A current review of the Russian Federal Space Agency GLONASS facility shows that there are many ‘healthy’ satellites in orbit (see graphics here). These continue to operate around the globe. There are 20 operational GLONASS satellites are in space. The country continues to plan for the launch of replacement satellites in early 2011. In the long range a new generation of GLONASS K2 satellites will be launched beginning 2013 – tests have already begun.
While the current failure of the three satellites is a setback, it is only that. The marketplace continues to grow at a rapid rate where GNSS (GPS+GLONASS) is concerned and the general level of interest is expanding as the potential for new applications also increases.
In the mean time the Russian government is heightening discussions around the possible uses for GLONASS. The latest discussions have included topics related to transportation, infrastructure uses and social applications, supposedly in support of consumer oriented applications.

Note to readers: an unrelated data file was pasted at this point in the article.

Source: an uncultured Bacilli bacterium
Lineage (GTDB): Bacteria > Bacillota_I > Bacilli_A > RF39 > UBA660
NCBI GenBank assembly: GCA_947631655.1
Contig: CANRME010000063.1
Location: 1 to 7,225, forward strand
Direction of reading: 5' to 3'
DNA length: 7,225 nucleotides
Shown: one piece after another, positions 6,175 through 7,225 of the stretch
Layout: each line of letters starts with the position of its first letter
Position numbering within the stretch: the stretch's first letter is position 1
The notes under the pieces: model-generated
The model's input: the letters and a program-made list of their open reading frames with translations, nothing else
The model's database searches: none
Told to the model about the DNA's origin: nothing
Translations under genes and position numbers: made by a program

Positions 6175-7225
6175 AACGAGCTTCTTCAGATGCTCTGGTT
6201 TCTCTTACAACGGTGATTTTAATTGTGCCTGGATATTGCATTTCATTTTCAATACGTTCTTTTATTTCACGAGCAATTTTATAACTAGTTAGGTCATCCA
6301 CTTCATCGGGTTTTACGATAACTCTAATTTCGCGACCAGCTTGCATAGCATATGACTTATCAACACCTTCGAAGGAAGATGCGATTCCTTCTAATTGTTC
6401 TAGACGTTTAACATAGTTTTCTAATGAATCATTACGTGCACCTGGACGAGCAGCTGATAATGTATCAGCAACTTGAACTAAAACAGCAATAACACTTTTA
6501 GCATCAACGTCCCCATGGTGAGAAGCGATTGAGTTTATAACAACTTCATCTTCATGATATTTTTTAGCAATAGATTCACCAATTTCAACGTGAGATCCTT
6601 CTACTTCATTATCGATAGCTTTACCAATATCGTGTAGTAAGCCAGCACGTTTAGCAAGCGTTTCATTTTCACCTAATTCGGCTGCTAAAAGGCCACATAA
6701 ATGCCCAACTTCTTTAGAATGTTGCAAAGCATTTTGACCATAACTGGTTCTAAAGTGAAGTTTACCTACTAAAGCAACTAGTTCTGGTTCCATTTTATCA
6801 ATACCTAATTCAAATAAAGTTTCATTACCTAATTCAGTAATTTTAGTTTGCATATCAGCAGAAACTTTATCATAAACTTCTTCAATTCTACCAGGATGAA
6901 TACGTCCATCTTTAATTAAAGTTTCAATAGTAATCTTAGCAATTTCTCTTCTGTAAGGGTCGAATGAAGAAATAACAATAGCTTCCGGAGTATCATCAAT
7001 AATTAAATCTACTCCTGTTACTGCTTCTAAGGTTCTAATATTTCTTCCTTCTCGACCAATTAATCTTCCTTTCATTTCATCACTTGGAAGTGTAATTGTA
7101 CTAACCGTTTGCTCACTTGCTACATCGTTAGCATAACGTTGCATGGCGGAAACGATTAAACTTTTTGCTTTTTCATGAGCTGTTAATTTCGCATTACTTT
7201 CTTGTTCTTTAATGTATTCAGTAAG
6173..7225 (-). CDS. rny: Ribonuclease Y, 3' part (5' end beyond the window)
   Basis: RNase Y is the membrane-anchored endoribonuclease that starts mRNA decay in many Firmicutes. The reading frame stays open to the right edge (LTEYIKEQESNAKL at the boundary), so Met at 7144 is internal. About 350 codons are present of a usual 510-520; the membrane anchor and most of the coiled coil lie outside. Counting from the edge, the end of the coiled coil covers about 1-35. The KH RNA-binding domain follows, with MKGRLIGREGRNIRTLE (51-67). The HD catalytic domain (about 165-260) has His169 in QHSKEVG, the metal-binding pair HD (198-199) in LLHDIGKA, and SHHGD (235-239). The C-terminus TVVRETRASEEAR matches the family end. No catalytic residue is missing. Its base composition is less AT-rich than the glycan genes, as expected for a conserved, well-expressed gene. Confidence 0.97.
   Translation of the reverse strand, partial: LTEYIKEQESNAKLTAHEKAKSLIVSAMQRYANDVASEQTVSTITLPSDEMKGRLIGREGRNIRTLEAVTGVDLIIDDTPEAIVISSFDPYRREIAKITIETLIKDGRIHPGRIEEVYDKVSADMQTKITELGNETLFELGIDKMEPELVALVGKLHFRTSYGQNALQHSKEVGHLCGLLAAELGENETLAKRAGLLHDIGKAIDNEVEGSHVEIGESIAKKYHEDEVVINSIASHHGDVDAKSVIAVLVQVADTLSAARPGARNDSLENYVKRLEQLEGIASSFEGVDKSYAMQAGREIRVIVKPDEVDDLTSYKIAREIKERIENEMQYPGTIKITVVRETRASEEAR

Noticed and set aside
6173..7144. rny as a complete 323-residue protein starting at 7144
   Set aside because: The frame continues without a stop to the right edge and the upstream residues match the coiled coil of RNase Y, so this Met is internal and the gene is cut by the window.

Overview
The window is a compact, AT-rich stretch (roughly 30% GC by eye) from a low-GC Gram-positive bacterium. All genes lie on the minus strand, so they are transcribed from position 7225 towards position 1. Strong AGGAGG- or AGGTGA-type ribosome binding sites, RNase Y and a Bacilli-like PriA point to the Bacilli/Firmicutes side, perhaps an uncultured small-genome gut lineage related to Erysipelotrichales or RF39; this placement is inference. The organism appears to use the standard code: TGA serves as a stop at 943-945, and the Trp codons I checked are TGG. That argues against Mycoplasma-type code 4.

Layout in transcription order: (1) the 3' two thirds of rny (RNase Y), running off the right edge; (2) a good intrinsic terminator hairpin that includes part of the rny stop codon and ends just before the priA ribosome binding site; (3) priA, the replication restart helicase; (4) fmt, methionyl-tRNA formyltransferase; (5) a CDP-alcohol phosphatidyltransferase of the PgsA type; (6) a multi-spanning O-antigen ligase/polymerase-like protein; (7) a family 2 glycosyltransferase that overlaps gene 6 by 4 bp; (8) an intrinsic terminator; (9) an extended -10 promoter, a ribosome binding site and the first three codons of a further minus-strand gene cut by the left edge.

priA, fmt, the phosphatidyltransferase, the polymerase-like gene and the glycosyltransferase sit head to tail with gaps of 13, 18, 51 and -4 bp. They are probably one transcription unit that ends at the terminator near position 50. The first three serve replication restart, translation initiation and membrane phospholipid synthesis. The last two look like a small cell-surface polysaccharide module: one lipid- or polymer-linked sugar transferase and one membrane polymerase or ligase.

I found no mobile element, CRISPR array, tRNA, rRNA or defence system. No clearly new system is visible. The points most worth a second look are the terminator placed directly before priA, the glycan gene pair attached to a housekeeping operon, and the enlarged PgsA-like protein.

Without doubt the major advantage from GLONASS extends into GNSS application development where higher levels of accuracy and precision are possible. This also includes increased use in surveying, disaster, infrastructure and mobility applications for inner cities.
The new year is likely to bring a fully operational GLONASS constellation early on and we should continue to plan with that in mind.